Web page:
Since The Legend of Zelda: Breath of the Wild came out in 2017, I’ve logged in hundreds of hours of gameplay, exploring the vast world of Hyrule, slaying beasts and saving villagers.
Let’s be honest: I was finding Korok seeds and feeding dogs.
I grew up watching my brothers play old Zelda games, but my first real front-to-back playthrough was Twilight Princess. Call it nostalgia, or perhaps my love of dark and creepy things, but this game will always take a top spot in my heart. Midna remains one of my favorite characters in the series, and the Snowpeak dungeon has appeared in my nightmares far too many times to count.
One major thing that TP has over BOTW is its score. BOTW isn’t bombarded with music, which is understandable, seeing as how this is a calamity-stricken, barren world. However, I do wish we had more iconic melodies to go along with such a groundbreaking game.
TP’s score is arguably the greatest in the series. I haven’t played the game in years, and yet the songs still get stuck in my head. Particularly the Hyrule Field theme, which I sometimes end up humming while stealth running through BOTW’s scenery, dodging guardian beams and sniping moblins.
However, in true Alt Echo fashion, we’ll be focusing on a sadder and more harrowing piece on the soundtrack.
“Midna’s Lament” from The Legend of Zelda: Twilight Princess score by Koji Kondo, Toru Minegishi, Asuka Ota
(If a game is 13 years old, is it safe to include spoilers? I’m gonna do it anyway. You’ve been warned.)
There are few Zelda characters whose stories draw you in as much as Midna’s. Upon first meeting her, the player is probably thinking, “Who’s this weird imp girl, and also, why am I a wolf??”
It doesn’t take long for the attachment to settle in. There’s a reason Midna is so adored by Zelda fans the world over. Her sassy attitude, somewhat selfish helpfulness, and super cool design are enough to make anyone happy that she’s the one you’re lugging around on your back all day.
For those who’ve not yet played TP, I’ll try to set the backdrop for this song as painlessly as possible.
Midna is a member of the Twili, a race of people banished long ago to a separate dimension known as the Twilight Realm. She is next in line for the throne when an evil guy named Zant overthrows her, taking away her powers and turning her into an imp. Midna leaves for the light dimension in order to get what she needs to return back to normal, seeming only to be interested in her own goals, and not caring about the shadows overtaking Hyrule, or her newfound doggy friend.
However, Zant tracks her down and gives her a choice: side with him, or side with Link. And she chooses Link! *Gasp*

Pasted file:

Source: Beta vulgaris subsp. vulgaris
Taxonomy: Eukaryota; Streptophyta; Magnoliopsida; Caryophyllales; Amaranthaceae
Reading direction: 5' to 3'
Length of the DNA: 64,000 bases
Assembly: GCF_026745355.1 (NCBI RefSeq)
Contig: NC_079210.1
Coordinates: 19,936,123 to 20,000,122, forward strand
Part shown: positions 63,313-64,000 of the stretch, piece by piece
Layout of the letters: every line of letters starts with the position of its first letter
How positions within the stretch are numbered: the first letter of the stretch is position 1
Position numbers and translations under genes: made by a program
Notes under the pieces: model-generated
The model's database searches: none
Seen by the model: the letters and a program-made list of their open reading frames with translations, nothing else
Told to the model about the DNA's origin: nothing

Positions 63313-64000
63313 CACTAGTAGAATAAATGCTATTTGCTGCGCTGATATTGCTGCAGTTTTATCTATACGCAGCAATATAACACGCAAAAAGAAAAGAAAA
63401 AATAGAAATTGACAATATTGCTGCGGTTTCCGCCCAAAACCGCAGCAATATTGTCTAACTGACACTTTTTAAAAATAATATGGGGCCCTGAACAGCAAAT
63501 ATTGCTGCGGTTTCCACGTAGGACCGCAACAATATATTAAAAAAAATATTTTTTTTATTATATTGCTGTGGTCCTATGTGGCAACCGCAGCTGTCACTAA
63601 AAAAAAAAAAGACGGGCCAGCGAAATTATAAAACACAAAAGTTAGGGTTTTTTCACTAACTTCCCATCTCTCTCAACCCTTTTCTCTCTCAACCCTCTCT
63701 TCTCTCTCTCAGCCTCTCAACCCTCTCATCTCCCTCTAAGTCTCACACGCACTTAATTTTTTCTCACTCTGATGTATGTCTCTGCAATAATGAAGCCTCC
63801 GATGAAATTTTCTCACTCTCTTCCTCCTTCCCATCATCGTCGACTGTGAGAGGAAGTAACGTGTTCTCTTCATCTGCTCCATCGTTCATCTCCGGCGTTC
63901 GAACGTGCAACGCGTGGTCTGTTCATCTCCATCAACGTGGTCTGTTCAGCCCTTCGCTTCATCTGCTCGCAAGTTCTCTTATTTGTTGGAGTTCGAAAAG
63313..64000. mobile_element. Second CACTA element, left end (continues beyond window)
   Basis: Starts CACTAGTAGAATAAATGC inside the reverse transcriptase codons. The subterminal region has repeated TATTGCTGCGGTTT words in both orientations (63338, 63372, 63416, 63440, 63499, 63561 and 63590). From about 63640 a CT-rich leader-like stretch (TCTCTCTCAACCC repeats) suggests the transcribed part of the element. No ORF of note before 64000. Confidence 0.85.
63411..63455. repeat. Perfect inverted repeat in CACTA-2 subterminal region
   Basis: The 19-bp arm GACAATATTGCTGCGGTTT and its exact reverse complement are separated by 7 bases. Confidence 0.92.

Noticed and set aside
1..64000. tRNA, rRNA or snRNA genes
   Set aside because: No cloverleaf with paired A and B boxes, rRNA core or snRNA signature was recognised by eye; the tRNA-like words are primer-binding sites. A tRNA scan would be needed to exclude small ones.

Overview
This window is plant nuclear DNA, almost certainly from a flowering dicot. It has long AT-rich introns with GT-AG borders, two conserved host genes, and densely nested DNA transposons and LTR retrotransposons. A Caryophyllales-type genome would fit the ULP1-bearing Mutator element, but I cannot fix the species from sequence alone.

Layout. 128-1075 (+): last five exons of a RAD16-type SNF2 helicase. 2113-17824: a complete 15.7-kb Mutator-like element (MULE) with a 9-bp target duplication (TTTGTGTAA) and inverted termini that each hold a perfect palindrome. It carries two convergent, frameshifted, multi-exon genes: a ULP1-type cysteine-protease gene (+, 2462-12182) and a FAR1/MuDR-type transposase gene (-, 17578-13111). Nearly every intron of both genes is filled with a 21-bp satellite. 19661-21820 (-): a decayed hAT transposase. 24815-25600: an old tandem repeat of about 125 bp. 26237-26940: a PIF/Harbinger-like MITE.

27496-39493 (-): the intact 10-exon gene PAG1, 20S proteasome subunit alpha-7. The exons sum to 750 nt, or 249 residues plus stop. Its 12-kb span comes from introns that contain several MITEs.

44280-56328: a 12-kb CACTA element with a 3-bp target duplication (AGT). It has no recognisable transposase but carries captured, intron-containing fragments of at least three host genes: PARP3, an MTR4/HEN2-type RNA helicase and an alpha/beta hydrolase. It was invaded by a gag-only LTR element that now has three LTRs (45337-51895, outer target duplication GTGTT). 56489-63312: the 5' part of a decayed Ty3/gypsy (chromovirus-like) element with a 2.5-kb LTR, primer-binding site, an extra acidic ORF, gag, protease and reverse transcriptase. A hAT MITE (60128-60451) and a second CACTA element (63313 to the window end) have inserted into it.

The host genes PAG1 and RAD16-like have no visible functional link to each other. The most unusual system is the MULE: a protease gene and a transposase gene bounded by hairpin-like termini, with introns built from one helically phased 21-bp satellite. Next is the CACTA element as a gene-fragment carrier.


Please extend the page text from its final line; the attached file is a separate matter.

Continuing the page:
Zant doesn’t like this and nearly kills her, subjecting her to torture by light. With much of her life already zapped from her, link has no choice but to carry a dying Midna to the only person the universe knows can help: Zelda. Midna tells Zelda to help Link instead of her. Leave her to die and get Link his people legs back, as it were.
But Zelda instead sacrifices her own soul, giving it to Midna to live on for the sake of both Hyrule and the twilight realm.
(*exhale*) Okay, lesson over. Here’s a video if you’d like to watch this scene in full.
This is really heavy stuff. Even as a young person (as I was when I played), it weighs on you — the sacrificing of one’s self so that someone else can live on. This no doubt had a substantial impact on Midna’s outlook, who, upon being brought back to life, realized she needed to fight not only for the Twilight Realm, but Hyrule, as well.
“Midna’s Lament” is a short one – only two minutes long. But from the moment you hear those dark, unrelenting arpeggios, you’re thrown back into that state of panic, desperately trying to save your companion, trudging through the pouring rain, dodging enemies left and right. Am I going to make it? Your heart races as you think of the unimaginable. Will she die before I get to the castle?
If you weren’t already sold on Midna before this scene, the music certainly makes a hard case in support of her. How could you not cling onto her with these minor tones playing in the background? How could it not instill a sense of urgency unlike anything you’ve experienced before in a Zelda game?
I am fully convinced that if this portion of the game were silent, much of the impact would be lost. We wouldn’t grasp the character development as heartily. We wouldn’t feel as attached to the Twilight Princess.
Just as a film can be defined by its soundtrack, so too can a video game find its identity in the orchestra pit. The Legend of Zelda: Twilight Princess is no exception to this. If you haven’t played the game, please find a way to do so. And if that’s not a possibility, take time to listen to the score. Even without background knowledge, you’re likely to be moved by every track – especially “Midna’s Lament.”
Featured image taken from The Legend of Zelda: Twilight Princess gameplay.
Welcome to Alternative Echo’s “31 Days of Songs.”
For the entirety of October When we have time, we will be tackling a different theme each day in an effort to spread appreciation for some of our favorite tracks. Follow us on Twitter to make sure you don’t miss out on any of the action.